Evaluating how much your App source is worth?

Discussion in 'iOS Programming' started by jsnuff1, Oct 31, 2008.

  1. jsnuff1 macrumors 6502a

    Oct 4, 2003
    I have been approached by a company interested in licensing one of my Apps so they can created their own branded version of it. They have asked me to make them an offer, but have no idea where to start in coming up with a number.

    I obviously cant give them some nice number I came up with the top of my head, so how do software companies go about putting a price on their source code of a certain application?

  2. liptonlover macrumors 6502a

    Mar 13, 2008
    I suppose it would depend on how much work you put into the app, and how much you think you'd get if you just sold it yourself. Then up that number a bit and see what happens. Depending on the app and the company, you could potentially get tons out of this.
  3. firewood macrumors 604

    Jul 29, 2003
    Silicon Valley
    For a non-exclusive license, there's one easier number, and another one that's harder.

    First the easy one: How many days/hours/months would it require a good programming team to rewrite the equivalent of your app? That number times a tempting hourly rate, times a development risk factor, would be their up front development cost without you. A lot of small companies without patents found out that their acquisition deal fell through when their stated cost of purchase was larger the the cost of big-corp ripping off the idea and doing it themselves.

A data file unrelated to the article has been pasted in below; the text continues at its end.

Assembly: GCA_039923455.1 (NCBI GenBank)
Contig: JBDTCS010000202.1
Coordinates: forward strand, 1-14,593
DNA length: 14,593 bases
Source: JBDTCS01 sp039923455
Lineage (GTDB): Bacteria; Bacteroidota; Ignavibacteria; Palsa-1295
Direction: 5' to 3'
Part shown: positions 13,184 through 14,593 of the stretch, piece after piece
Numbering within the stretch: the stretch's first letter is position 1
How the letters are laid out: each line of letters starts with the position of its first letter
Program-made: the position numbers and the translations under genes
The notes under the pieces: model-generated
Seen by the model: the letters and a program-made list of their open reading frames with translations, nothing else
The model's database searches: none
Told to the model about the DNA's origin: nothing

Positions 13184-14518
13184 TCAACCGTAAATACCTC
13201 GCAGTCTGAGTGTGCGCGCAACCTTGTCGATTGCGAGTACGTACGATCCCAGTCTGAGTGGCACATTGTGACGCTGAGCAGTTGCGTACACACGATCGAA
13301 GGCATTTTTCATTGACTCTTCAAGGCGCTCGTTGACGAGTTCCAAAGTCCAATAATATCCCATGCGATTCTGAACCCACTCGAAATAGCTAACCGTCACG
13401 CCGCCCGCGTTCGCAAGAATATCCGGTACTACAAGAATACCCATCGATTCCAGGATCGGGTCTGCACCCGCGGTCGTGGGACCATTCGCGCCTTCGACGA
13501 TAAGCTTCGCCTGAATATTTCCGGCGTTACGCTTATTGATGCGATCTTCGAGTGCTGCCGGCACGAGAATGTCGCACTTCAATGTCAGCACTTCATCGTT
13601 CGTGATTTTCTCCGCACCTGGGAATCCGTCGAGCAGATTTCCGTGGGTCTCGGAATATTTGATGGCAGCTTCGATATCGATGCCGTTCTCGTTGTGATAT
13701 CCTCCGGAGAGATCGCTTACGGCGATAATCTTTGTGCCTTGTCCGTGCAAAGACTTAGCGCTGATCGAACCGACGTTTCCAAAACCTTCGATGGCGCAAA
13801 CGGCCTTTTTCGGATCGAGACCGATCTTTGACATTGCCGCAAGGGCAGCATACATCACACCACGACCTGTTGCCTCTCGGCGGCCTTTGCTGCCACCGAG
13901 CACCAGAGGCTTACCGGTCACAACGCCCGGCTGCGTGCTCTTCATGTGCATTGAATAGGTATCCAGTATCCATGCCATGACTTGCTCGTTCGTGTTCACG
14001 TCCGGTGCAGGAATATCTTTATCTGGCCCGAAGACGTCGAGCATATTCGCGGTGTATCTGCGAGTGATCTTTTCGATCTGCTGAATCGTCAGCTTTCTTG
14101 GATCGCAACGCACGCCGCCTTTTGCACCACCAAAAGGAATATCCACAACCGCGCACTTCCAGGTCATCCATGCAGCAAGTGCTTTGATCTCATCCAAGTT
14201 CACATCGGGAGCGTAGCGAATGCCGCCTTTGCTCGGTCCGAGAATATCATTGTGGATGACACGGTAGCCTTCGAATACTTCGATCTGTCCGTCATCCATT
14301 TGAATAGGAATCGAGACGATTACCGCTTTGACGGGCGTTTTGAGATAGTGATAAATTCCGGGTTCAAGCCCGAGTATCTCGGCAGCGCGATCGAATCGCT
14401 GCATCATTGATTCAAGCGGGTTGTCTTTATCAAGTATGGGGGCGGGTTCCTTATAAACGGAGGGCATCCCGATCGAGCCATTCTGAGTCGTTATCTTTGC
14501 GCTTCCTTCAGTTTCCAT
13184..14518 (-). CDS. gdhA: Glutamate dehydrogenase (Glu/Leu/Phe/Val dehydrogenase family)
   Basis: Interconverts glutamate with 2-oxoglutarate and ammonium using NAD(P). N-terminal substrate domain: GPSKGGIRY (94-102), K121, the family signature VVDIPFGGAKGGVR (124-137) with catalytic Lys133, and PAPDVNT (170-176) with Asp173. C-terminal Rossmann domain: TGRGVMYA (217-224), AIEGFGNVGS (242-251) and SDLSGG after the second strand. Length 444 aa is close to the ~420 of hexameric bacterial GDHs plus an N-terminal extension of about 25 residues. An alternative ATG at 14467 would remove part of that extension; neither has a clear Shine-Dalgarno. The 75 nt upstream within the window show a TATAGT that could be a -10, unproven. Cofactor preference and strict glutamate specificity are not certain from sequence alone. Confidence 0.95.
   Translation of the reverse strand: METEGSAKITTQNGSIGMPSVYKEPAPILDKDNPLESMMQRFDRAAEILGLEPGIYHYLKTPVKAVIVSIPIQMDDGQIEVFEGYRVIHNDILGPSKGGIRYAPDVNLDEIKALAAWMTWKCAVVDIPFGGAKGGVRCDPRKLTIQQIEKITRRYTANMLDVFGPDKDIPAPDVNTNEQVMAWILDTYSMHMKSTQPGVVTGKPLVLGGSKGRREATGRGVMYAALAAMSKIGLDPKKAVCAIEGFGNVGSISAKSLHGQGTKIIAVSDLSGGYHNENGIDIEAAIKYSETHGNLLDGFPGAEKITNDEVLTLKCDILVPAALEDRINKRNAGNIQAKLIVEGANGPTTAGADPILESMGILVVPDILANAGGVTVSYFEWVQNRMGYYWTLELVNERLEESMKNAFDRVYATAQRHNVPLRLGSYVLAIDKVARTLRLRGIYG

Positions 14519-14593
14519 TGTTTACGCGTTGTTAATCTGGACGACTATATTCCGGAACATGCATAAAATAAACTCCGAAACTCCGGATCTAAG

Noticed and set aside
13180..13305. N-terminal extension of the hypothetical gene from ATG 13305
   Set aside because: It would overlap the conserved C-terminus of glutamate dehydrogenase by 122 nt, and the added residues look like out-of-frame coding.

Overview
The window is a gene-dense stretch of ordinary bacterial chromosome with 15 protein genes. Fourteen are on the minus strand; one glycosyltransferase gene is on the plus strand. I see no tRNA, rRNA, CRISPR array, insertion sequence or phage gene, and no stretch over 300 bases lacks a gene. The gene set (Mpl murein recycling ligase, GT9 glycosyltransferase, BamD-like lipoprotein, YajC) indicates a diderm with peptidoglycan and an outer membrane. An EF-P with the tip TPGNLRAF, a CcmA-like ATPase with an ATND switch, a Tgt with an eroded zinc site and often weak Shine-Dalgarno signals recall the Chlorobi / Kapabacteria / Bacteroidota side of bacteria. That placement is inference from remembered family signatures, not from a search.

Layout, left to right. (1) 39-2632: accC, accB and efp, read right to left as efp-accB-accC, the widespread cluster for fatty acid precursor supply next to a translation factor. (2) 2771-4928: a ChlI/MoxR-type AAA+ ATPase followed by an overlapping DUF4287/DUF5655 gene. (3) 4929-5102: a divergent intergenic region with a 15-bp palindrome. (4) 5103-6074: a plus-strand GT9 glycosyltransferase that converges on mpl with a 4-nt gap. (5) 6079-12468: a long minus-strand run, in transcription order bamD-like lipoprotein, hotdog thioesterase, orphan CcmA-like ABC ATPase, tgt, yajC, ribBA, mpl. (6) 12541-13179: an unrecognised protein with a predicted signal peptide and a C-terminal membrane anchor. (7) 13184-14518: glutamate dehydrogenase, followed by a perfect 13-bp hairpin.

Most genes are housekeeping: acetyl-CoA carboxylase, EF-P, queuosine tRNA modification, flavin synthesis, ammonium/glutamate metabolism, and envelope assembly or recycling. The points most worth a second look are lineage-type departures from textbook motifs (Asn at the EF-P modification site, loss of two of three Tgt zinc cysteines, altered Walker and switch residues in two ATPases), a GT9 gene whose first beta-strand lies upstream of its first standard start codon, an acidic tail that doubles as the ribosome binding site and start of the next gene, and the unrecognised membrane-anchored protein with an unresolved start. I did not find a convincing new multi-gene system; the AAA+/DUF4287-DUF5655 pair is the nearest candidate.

Next: How much is value of time-to-market that they would lose by taking the extra time to develop what you already have available? I some markets, being first is worth 10X, 100X more than being late. Will a competitor beat them to market if they don't buy your code? You might be able to negotiate a really high price in that situation. If they would lose 3 months sales by not going with your technology, you could at least charge them a good fraction of those sales.

    If you think there's a really strong upside to their branding, you may want to try and negotiate a percentage deal (with a nice advance royalty up front, of course).

    Yet another number to consider is whether their branded version will eat into the market for your version. You've got to add a good estimate of that to your price just to try and break even. If you don't want/need the money, you could offer it at just that price, and end up with some extra resume fodder.


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